October 7

Why a Pro-choicer might March for the Babies

march babies

This Saturday, several thousand people of all walks of life will attend a peaceful protest in the city of Melbourne called “March for the Babies”. At the same time, I expect a small counter march will also take place in the city. Last year it was called “Protest the Bigots”. At one march will be mostly people who identify themselves as “pro-life” and at the other march will be mostly people who identify as “pro-choice”. I say “mostly” because many people don’t like the rigidity of such terms. On the complex and sensitive issue of abortion, people often have mixed emotions, views, beliefs and opinions. Sometimes a label like “pro-life” or “pro-choice” doesn’t accurately describe someone’s position on abortion.

To clarify, let me try to summarise the two positions as generously and unbiasedly as I can:

  • prolifevsprochoiceThe pro-life position focusses on the life of the unborn child arguing for its right to be protected from abortion.
  • The pro-choice position focusses on the choice of the pregnant woman, arguing for her right to have an abortion if she wants to.

When two marches like this take place, it is easy to suggest that these two positions are absolute and that there is no overlap. The sides are polarising and people feel pressured to choose which side you wholeheartedly support. I do not think this needs to be the case. Although, I personally am pro-life, I also acknowledge that there are many positions that a person may hold and I would hate for someone to feel excluded from attending the March for the Babies, simply because they felt they were not sure they were a 100% pro-lifer.

I would even suggest that a pro-choicer might feel free to join the March for the Babies. In fact, I think there are good reasons to do so.

 

5 REASONS WHY A PRO-CHOICER MIGHT JOIN THE “MARCH FOR THE BABIES”

 

1. The march is not about taking away women’s rights.

The march began back in 2009, one year after certain abortion laws were passed in Victoria. As it says of the March for the Babies website: “On October 10, 2008, the Victorian Parliament passed the Abortion Law Reform Act, one of the most extreme abortion laws in the world. This law eliminated all legal protection for Victorian children until the moment of birth.” The goal of the march is to draw attention to these laws with a hope that they will one day be repealed. Sure, many people present at the march will have strong views about all abortion. Sure, you may disagree with people you would be marching alongside. But you would agree on one point though – that the laws in Victoria are too extreme and should be changed.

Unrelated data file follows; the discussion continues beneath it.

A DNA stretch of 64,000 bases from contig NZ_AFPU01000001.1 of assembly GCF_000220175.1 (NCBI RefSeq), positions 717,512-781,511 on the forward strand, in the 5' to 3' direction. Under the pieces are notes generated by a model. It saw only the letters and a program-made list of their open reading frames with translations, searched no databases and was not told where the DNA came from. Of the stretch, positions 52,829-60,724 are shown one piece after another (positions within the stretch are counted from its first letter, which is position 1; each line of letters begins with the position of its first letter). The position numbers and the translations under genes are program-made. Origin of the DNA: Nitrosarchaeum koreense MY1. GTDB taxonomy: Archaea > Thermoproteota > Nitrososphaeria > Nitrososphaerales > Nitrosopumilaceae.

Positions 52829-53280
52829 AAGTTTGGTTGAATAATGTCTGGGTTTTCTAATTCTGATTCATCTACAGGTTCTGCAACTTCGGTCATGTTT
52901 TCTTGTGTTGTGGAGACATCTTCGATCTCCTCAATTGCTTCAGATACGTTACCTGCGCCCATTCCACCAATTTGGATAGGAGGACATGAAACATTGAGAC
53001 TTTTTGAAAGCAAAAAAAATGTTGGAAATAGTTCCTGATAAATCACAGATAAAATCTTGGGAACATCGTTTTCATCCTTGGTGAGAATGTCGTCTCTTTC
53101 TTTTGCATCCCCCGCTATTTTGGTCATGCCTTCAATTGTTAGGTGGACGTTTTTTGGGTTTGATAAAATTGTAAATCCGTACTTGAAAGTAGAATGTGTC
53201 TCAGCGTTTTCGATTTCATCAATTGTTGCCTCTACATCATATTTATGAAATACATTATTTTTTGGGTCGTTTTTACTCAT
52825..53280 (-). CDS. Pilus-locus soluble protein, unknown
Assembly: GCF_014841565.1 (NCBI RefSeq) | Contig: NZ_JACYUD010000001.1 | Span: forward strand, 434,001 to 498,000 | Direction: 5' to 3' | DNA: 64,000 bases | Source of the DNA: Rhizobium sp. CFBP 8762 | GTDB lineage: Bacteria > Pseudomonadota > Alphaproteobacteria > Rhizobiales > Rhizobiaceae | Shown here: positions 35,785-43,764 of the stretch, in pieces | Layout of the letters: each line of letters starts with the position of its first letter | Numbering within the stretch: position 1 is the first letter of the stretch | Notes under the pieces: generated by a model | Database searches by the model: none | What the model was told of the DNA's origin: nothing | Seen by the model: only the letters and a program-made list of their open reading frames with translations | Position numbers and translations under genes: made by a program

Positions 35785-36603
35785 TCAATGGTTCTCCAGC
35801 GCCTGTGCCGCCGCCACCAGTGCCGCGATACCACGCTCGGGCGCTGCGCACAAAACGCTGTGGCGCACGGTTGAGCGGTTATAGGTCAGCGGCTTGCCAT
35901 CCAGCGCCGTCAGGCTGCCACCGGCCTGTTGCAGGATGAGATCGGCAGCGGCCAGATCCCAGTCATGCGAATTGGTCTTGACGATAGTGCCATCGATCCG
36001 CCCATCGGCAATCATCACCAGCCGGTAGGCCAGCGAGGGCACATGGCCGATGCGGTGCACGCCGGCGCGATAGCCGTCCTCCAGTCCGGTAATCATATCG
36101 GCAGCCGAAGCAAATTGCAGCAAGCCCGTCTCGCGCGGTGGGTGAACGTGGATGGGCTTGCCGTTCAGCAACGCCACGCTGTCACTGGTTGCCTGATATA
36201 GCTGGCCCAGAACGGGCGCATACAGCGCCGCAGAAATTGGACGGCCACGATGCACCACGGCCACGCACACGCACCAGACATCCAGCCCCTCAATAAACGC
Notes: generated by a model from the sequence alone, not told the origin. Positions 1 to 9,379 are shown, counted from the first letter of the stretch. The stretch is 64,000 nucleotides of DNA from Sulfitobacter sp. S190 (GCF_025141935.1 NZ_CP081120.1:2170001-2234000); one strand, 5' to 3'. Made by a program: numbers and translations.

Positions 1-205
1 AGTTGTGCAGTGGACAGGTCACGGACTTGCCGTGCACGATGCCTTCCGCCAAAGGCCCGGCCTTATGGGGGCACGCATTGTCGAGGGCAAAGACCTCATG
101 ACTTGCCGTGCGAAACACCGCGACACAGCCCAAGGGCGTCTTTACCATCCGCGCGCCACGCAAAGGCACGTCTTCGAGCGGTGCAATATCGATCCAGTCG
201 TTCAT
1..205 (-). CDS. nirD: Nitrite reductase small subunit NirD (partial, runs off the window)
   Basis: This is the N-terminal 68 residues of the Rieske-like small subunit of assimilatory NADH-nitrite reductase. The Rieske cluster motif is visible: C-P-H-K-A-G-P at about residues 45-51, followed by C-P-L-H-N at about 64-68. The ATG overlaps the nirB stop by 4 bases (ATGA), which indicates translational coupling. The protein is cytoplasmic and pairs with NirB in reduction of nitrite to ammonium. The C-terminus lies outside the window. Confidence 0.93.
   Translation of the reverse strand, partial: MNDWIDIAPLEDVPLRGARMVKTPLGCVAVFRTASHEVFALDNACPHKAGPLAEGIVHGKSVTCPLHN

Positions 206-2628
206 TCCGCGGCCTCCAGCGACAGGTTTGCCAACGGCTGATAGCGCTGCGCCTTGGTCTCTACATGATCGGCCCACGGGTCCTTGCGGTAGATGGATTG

2. The Victorian laws as they presently stand allow for abortion all the way up to birth.

late-term-double-image-fetusMany people are unsure about when a human being should be granted the right to life. At the point of conception, the human doesn’t appear to have many of the qualities of what we would call a “person”, but few people can see a late term baby in the womb with all the features of a newborn, knowing that they can feel physical pain during abortion, and that they could survive outside of the womb, and still think that they do not deserve some protection. Even if you are fine with first term abortion, march for the sake of those late term babies.

 

3. Doctors and nurses are forced to be complicit in the process of abortion.

Often the argument is put forward, “If you think that abortion is wrong, then don’t have one.” Well, Victorian doctors and nurses do not have that freedom. Even if they believes that abortion is a form of murder, or even if the child is in its final term, then by law the doctor or nurse must either perform the abortion themselves or refer the patient to someone who will. If you are pro-choice you may also believe in a medical practitioner’s right to choose. If you think that doctors and nurses should be allowed to conscientiously object to being complicit in an abortion, then join us in marching for this law to be changed.

 

4. Our current laws allow for partial-birth abortion.

Partial-birth abortion, also known as Intact dilation and extraction (IDX) is a very controversial form of abortion that is banned in many places around the world. It involves killing the child on the very verge of being born, when its entire body is out of the womb except for its head. This is the sworn testimony of nurse, Brenda Shafer, who describes what happens during the procedure: